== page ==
Living in an Arab society – more specifically the Egyptian society – comes with many stigmas in all kinds of realms. Some of these stigmas revolve around single women who travel. Traveling has recently become a widespread trend catching the attention of males, females, the old, the young, the corporate workers and the more relaxed workers a like. Focusing on single female travellers, society tends to have misconceptions revolving around the reasons to why females travel alone. It is widely believed that women travel as a result of being single, and according to that belief, the matter is approached with an extent of unacceptance. However, in hopes of breaking such stereotypes and discussing the reality of these stigmas, we spoke to three Egyptian female travellers:
After going to South Africa on a trip with the “Cairo Camera Club” in 2008, Passainte fell in love with traveling. After summiting Mt. Kilimanjaro, she quit her legal career as a Lawyer at the beginning of 2014 and started taking writing seriously and practicing it more, alongside her day job. “When I got over my fears and summited Kilimanjaro, I felt like it was about time to get over everything and seek what would make my life happier,” Passainte says. She then became a content manager at Travelstart Egypt. Today, she is the digital content manager at TRAVCO Holidays, living her dream of traveling, and inspiring others through her writing to travel as well.
“Being single makes traveling easier, but it’s not the reason she travels.”
In regards to society, Passainte finds that people view women who travel alone, as females wanting “to get laid”. However, going against such an ideology, she expresses her preferences towards morning and outdoor activities, such as hiking and cycling. “I am not a fan of the nightlife, and I don’t drink alcohol,” she says.
Being single makes traveling easier, but it’s not the reason she travels. “I travel because I love to travel,” Passainte says, adding that “a partner who loves to travel is one of my biggest priorities when I come to marry someone.” When asked about traveling if she were to have kids, Passainte shared her hopes of possessing a traveling lifestyle with her future husband, and future kids. “I want them to be travellers like their mom and future dad. I want to hike while carrying them in a carrier, go on road-trips with them, and teach them how to be travellers at a very young age,” she concludes.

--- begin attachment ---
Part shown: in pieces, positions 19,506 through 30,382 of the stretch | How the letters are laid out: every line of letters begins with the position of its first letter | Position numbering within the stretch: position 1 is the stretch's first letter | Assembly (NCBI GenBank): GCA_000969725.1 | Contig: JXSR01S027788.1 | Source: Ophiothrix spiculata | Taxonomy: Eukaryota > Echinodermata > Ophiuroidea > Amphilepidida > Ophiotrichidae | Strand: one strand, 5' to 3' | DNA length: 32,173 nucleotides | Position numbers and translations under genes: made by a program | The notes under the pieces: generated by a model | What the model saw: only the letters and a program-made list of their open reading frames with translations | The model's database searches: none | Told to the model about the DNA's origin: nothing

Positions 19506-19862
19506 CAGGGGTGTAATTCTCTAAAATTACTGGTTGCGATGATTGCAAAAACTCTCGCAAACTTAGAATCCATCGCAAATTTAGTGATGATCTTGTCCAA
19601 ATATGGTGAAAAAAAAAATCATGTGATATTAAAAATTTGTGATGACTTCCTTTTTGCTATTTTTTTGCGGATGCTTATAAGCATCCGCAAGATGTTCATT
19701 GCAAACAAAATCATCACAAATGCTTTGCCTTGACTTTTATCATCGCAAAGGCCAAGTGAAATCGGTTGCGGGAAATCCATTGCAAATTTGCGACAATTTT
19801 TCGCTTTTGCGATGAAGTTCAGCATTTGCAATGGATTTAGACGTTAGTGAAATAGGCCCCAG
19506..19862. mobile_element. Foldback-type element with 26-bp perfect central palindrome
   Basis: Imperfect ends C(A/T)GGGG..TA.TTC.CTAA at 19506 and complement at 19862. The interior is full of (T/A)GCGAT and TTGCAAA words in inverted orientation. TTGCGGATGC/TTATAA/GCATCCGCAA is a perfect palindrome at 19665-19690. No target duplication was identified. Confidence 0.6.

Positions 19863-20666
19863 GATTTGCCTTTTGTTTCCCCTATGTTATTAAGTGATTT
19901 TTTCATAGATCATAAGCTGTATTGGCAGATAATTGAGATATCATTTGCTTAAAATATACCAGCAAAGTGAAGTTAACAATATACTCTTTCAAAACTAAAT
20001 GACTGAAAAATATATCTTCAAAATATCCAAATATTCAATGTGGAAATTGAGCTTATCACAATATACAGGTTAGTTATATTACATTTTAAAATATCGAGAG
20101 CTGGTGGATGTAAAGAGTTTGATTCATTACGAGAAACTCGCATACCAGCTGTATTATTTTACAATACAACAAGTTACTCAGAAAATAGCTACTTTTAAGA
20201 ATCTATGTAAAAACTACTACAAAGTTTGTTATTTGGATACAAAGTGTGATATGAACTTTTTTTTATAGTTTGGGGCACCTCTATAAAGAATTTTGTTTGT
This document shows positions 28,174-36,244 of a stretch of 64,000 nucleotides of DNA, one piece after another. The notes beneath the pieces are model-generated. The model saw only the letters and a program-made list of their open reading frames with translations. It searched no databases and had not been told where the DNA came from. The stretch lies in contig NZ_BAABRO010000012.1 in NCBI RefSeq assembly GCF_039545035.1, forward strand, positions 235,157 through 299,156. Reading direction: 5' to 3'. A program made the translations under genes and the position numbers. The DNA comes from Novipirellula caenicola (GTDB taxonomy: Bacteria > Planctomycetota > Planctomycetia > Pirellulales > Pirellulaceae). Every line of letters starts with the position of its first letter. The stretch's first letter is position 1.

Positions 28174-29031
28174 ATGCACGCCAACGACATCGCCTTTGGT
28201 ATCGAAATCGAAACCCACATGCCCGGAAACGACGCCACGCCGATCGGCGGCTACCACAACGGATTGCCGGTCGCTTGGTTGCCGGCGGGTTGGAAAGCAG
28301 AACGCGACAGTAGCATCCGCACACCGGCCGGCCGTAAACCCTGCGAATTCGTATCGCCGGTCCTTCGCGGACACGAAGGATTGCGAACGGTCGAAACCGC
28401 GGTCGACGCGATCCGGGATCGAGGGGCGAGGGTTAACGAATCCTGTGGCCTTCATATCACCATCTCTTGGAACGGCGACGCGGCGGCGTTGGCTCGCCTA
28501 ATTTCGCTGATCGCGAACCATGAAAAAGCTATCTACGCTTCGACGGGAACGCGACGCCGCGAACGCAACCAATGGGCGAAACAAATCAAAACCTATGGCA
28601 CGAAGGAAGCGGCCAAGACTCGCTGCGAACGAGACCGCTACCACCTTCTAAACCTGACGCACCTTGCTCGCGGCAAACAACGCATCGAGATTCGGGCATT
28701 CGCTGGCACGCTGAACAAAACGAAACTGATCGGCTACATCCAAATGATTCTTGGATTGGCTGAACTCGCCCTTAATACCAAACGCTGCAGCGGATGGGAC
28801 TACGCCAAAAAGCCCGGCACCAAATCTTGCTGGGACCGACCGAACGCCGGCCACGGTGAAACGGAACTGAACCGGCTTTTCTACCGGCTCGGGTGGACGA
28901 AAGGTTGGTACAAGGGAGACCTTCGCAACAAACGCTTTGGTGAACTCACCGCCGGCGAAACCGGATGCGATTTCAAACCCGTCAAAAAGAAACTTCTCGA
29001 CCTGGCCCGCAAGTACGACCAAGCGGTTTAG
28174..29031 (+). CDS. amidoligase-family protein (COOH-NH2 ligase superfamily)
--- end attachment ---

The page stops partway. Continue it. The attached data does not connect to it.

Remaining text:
Check out her Instagram travel blog @passainte_assem
Lina moved to Egypt in 2010, where she had no friends around. There was a group of people at her work at the time who would organize trips. They took her on a trip to St. Catherine, where she fell in love with exploration. “When I came back I purchased a sleeping bag and a tent,” Lina tells. Afterwards, she began paving her own way for travel experiences, getting to know bedouins on her own terms and taking their contact information for future references. Today, Lina works as a partner at the adventure travel company “Destination 31”, and has her own round beach towels brand named “Oceanminded”.
“Lina finds that if she were to have kids, priorities would change, yet the values of traveling and exploring will be embedded in her children.”
“Most people who travel, travel alone but eventually meet other people at their destination,” Lina says explaining that no one really travels solo. She finds that society has become much more accepting than before towards single women travellers. Before, mothers would say comments like “you can travel with your husband after marriage,” however now, society has become more educated and realizes that being married has nothing to do with exploring the world or “pursuing any hobby for that matter.”
Lina finds that if she were to have kids, priorities would change, yet the values of traveling and exploring will be embedded in her children. “I’m a true believer that having kids in itself shifts your priorities. There will be more dedication to the family unit of course, however, families whose priority is exploring, will instill the same values/priorities in their children from a young age,” she says.
Check out her Instagram travel blog @sheexploresearth
Sara has always disliked commercial traveling, having a passion for the more intimate form of traveling and exploring cultures. In 2013, she cycled with a group of people from her cycling group “Wheelers World Discovery” from Cairo, to Sinai, to Petra, Jordan. They went exploring on their bikes and repeated this similar experience in Europe by cycling from Ljubljana, Slovenia to the Alps, down to the boarders of Italy then to Salzburg, Austria. Afterwards, Sara dropped the bike, picked up a backpacker and began exploring different places on her own and with her friends.
“She finds that although she personally had supportive parents who constantly pushed her to travel, people generically speaking were not completely accepting of the idea…”
For Sara, being single or committed, or working a full time job does not make much of a difference when it comes to her travel plans and aspirations. Every time she has a long weekend or break, she travels. “I wish I can find someone who can share the experiences with me,” Sara tells. She finds that although she personally had supportive parents who constantly pushed her to travel, people generically speaking were not completely accepting of the idea of a woman traveling alone. Today however, she finds that people have become more accepting towards the matter.
Having kids for Sara is of no issue. “I will exchange my backpack with one that has more compartments,” she tells, adding that traveling adds more onto a child’s character and experiences. To her this is very important, and is a way of life she will get her children to live.
Check out her Instagram travel blog @sara_varouk